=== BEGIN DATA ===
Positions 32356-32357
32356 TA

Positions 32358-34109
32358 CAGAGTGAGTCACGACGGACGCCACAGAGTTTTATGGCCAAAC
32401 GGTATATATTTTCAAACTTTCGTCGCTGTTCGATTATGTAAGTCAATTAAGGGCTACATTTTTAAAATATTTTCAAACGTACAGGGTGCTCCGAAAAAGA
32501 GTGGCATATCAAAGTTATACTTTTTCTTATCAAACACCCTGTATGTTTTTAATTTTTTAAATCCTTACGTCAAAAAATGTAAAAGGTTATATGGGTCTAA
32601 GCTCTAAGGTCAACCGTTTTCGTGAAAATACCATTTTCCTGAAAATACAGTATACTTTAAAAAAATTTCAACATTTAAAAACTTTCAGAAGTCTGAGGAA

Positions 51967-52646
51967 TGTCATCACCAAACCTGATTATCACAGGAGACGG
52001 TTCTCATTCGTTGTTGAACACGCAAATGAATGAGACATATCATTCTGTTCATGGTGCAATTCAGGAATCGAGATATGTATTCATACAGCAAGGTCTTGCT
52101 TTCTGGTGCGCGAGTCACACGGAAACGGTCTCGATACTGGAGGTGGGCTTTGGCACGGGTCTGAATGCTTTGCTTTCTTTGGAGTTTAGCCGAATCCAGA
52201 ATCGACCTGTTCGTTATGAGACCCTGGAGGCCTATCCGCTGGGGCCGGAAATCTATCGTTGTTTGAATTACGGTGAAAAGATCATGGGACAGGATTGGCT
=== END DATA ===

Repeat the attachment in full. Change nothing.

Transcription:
Positions 32356-32357
32356 TA

Positions 32358-34109
32358 CAGAGTGAGTCACGACGGACGCCACAGAGTTTTATGGCCAAAC
32401 GGTATATATTTTCAAACTTTCGTCGCTGTTCGATTATGTAAGTCAATTAAGGGCTACATTTTTAAAATATTTTCAAACGTACAGGGTGCTCCGAAAAAGA
32501 GTGGCATATCAAAGTTATACTTTTTCTTATCAAACACCCTGTATGTTTTTAATTTTTTAAATCCTTACGTCAAAAAATGTAAAAGGTTATATGGGTCTAA
32601 GCTCTAAGGTCAACCGTTTTCGTGAAAATACCATTTTCCTGAAAATACAGTATACTTTAAAAAAATTTCAACATTTAAAAACTTTCAGAAGTCTGAGGAA

Positions 51967-52646
51967 TGTCATCACCAAACCTGATTATCACAGGAGACGG
52001 TTCTCATTCGTTGTTGAACACGCAAATGAATGAGACATATCATTCTGTTCATGGTGCAATTCAGGAATCGAGATATGTATTCATACAGCAAGGTCTTGCT
52101 TTCTGGTGCGCGAGTCACACGGAAACGGTCTCGATACTGGAGGTGGGCTTTGGCACGGGTCTGAATGCTTTGCTTTCTTTGGAGTTTAGCCGAATCCAGA
52201 ATCGACCTGTTCGTTATGAGACCCTGGAGGCCTATCCGCTGGGGCCGGAAATCTATCGTTGTTTGAATTACGGTGAAAAGATCATGGGACAGGATTGGCT